Nexo on Sunday dismissed recent allegations of fraud against the crypto lender, calling them “fake news.” The firm also issued a “Cease and Desist” notice on its website.
Nexo’s response was directed at Twitter user @otteroooo, who over the weekend made allegations of fraud against Nexo and its founders. Otteroooo alleged that Nexo’s founders had funneled illicit funds into the firm from a Bulgarian charity.
In a blog post, the firm called the accusations an obvious “smear campaign,” and noted several inconsistencies in Otteroooo’s accusations.
Nexo pointed out that there’s an issue of confused identity: The founder of HelpKarma is Constantine Krastev, not Kosta Kantchev, who shares little physical resemblance to Krastev.
But Nexo was criticized on social media over publicly posting the cease and desist notice. The crypto lender’s native token, NEXO, fell about 5% to $0.6782 in the past 24 hours.
Otteroooo’s maintains that he, she or they wasn’t personally served a cease-and-desist notice by Nexo.
Nexo denies fraud, reiterates financial stability
The crypto lender denied any links to the alleged Bulgarian charity, and said Otteroooo’s allegations were likely motivated by financial gain. It stated that its finances were in order, and that it wasn’t at risk.
Nexo said that the allegations intended to capitalize on a severely weakened market, and were likely motivated by traders with short positions.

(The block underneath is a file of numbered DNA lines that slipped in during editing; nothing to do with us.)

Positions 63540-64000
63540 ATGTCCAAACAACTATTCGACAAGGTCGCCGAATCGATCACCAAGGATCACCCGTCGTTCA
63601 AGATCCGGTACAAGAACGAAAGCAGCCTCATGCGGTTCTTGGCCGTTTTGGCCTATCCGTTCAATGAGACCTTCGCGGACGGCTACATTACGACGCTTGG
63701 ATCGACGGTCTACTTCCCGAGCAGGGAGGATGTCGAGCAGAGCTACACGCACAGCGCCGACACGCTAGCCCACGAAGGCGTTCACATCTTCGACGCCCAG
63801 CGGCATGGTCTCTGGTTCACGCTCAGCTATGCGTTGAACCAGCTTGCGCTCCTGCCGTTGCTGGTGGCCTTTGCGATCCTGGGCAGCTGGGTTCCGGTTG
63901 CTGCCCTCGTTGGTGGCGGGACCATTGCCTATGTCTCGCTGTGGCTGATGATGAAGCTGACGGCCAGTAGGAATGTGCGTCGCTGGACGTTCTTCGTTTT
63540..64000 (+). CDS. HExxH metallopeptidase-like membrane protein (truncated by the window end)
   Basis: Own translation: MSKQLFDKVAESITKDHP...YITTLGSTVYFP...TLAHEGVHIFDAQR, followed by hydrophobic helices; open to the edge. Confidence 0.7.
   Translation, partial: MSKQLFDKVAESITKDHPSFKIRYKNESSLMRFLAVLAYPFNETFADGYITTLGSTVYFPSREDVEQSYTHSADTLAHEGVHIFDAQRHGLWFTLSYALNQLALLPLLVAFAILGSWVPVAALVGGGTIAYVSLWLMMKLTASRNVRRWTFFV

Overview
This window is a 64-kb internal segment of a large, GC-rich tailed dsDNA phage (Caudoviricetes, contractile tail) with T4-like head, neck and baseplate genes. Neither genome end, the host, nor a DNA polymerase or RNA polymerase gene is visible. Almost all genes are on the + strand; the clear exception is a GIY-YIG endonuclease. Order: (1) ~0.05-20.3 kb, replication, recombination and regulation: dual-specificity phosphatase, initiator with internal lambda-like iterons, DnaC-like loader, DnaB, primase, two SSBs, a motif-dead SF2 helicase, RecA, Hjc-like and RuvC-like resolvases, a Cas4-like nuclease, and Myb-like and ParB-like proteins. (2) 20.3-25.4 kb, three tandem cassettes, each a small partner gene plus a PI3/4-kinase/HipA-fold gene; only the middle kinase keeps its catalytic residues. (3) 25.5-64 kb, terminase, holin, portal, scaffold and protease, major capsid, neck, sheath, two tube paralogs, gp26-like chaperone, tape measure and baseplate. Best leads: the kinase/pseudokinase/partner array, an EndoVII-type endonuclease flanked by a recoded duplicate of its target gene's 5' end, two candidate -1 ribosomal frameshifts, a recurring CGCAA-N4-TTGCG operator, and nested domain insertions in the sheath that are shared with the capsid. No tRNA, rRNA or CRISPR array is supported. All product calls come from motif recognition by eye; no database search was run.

Otteroooo’s allegations come amid troubled times for crypto lenders, after a liquidity crunch dented the operations of several players.
Celsius and Babel Finance recently suspended withdrawals, with the former likely to file for bankruptcy. Peer BlockFi received a $250 million bailout from FTX, as did Voyager Digital. Both lenders were exposed to the recent Three Arrows Capital meltdown.
Nexo had recently offered to buy Celsius’ remaining assets. Reports said the firm plans to further consolidate the crypto market with more acquisitions.
Twitter questions cease and desist blog post
While several Twitter users noted that inconsistencies in Otteroooo’s allegations meant the thread was likely false, others speculated over Nexo’s approach to the allegations.
Users in particular questioned the need to post such a notice publicly, and whether the firm is trying to cover up a greater issue.
The individual or people on Twitter also claim that a PR representative of Nexo operating via an anonymous account offered to purchase otteroooo’s Twitter profile, provided that otteroooo would feed “dirt” on Nexo competitors back to headquarters.
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